Working as a startup is as challenging as it is exciting. Even if you have a good product, there's no guarantee that anyone will even know it exists, especially if you don't have high powered investors or a big budget. The good news is there has never been a better time to be a cash strapped startup!
There are many ways to promote your brand and expand your reach online without spending a fortune. You just have to know who you want to reach, be a bit creative and put some of the available free digital tools to work for you. With that in mind – here are my top digital marketing tips and ideas that will help you to grow your startup online presence on a tiny budget.
1. Be clever with your time:
There’s no denying that social media is crucial, both in terms of promoting your content, engaging with relevant people and supporting your SEO presence. However, it can be a real drain on your time, especially if you are a team of one. Increase productivity by outsourcing your social media to software! Make use of the fantastic free social media scheduling tools like Hootsuite and Buffer.
If you are not sure where to start when it comes to scheduling your content in advance, this article from Buffer has lots of real world examples to help you, including the ideal posting frequency and how to create a calendar of ready to share content. Hootsuite also offers an excellent, step by step Quick Start Guide which is a great place to start if you are not familiar with the platform.
2. Solve a problem with content marketing:
Identify a problem common among your target audience and help solve it by building something or creating valuable content. Achieve content marketing success by giving your target audience something of real value and they are much more likely to tell others about it too.
While big brands are spending millions on distracting their customers with more ads, startups can get busy thinking of inexpensive ways to make themselves indispensable to their audience.
As well as trying to get their attention in the right place at the right time, put some of your effort into creating something great that your audience will seek out, recommend to their friends and use regularly. You could create ‘How To’ video guides or provide downloadable templates that make your audience’s life easier in some way.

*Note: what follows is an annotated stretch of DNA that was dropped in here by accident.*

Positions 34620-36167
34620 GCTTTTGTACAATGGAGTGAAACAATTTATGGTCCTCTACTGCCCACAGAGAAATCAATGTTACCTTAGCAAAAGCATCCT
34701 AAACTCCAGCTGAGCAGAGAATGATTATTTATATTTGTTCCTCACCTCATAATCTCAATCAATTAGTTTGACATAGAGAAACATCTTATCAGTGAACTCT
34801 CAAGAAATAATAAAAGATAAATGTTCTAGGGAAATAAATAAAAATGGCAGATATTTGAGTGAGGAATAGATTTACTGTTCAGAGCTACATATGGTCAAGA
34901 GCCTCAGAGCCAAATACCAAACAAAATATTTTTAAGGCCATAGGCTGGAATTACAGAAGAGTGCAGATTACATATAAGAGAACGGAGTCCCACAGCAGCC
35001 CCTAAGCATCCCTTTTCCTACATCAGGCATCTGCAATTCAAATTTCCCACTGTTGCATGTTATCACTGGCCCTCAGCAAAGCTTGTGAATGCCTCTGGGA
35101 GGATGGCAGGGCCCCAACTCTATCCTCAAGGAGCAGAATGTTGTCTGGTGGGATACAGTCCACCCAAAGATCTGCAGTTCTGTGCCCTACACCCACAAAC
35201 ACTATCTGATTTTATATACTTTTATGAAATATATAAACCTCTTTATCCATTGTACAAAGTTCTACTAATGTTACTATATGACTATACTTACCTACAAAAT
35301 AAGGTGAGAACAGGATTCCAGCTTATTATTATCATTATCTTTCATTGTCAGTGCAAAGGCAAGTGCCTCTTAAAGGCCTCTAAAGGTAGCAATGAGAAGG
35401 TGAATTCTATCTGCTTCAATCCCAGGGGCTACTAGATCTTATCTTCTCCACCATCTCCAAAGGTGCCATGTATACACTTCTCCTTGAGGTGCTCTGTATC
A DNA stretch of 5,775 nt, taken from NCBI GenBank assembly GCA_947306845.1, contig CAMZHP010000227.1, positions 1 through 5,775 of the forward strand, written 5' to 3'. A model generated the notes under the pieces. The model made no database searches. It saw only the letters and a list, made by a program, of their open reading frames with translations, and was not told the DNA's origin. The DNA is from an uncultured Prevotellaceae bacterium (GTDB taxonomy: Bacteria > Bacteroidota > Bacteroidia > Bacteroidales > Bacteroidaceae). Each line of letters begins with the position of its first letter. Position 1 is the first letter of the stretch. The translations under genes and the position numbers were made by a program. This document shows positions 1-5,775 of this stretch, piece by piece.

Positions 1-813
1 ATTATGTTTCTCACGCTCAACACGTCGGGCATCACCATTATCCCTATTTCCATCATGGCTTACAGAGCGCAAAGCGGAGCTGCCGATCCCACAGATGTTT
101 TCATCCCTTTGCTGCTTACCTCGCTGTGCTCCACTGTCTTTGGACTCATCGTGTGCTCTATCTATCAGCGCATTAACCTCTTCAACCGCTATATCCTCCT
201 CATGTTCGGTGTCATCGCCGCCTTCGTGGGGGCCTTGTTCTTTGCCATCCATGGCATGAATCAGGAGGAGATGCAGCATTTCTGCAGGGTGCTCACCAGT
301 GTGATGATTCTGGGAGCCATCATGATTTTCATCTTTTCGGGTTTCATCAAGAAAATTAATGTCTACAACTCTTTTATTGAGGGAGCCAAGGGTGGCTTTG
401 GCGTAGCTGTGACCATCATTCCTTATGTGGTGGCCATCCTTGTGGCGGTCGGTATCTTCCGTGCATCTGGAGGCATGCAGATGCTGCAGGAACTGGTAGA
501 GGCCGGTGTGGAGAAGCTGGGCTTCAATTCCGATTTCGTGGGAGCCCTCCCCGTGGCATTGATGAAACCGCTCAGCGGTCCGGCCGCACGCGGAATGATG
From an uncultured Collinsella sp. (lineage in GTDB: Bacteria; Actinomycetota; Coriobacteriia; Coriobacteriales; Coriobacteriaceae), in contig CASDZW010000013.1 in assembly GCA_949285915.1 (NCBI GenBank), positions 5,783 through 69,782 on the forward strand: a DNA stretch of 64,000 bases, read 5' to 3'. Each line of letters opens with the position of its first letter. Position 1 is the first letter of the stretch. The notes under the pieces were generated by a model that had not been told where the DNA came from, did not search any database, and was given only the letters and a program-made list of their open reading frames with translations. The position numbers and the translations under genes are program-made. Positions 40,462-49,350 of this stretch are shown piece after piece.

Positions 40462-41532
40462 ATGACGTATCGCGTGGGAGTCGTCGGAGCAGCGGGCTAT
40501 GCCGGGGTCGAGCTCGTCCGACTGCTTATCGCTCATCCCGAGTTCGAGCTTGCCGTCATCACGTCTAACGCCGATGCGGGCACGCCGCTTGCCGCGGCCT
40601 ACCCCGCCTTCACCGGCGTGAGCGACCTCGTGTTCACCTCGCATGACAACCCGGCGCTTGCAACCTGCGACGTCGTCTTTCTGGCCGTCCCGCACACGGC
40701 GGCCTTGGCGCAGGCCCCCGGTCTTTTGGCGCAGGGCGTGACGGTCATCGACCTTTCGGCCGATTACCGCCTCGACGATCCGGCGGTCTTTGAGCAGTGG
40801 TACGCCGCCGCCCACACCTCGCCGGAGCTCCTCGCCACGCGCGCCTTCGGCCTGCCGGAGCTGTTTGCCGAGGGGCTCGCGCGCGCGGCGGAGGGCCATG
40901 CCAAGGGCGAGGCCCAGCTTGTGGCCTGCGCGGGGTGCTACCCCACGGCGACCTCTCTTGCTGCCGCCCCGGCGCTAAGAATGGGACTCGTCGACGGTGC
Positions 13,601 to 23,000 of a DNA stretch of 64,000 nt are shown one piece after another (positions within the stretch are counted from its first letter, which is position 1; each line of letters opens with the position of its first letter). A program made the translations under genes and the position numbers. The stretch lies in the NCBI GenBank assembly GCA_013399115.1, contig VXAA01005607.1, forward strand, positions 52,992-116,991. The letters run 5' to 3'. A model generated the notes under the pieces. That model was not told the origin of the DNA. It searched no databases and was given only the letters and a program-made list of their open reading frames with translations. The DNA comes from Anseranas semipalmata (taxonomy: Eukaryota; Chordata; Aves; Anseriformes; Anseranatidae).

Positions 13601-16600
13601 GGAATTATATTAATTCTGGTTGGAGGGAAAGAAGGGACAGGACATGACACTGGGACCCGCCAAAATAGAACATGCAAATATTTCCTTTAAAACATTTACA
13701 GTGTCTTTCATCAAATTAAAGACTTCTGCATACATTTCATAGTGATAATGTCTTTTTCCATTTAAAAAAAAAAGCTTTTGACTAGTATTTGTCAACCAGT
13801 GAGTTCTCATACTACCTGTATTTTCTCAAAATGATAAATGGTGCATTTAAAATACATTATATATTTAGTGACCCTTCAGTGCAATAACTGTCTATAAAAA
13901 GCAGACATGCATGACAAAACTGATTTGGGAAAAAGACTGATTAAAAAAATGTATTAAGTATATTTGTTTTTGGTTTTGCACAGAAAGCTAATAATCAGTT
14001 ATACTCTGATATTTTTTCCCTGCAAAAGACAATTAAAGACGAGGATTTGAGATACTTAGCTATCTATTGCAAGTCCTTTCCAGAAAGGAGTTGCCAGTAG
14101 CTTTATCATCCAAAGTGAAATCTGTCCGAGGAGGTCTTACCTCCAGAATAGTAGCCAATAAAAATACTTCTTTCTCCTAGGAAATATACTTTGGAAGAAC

“Does it provide real value or solve a problem? This is the holy grail of content marketing. If you can solve a problem, you can make your content indispensable.”
My favourite example of a startup solving a problem and generating its own success is Unsplash. This genius initiative transformed a previously little known, struggling American startup called Crew into a flourishing, household name.
Through searching for imagery for their own website they spotted a serious need – it was virtually impossible for them to find any high quality, affordable images. So they hired a photographer, put the surplus images from the shoot onto a Tumblr feed and posted a link on Hackernews
about the images available for anyone to use freely. It resulted in a surge of web traffic and huge flurry of enquiries to the freelance network Crew.
3. Build and nurture with email:
Every visitor to your website represents an engagement or conversion opportunity but I’m surprised by how many websites still don’t offer visitors the option to sign up for email updates. Email marketing is a cheap way to send relevant and targeted messages and nurture relationships with your prospects and customers.
Make it easy for web visitors to sign up by embedding an email sign up form on your website and use a free, email marketing tool like Mailchimp. Give people a reason to share their data with you by offering exclusive content via email or a short, free email course on a relevant topic. Check out Razor Social, founded by social media tools expert Ian Cleary, for some brilliant examples of email marketing strategy and techniques. Website visitors are enticed to sign up on the Razor Social homepage to get access to the latest free social media tools resources, helpful tips and downloadable guides. Check out one of Ian's newsletters below: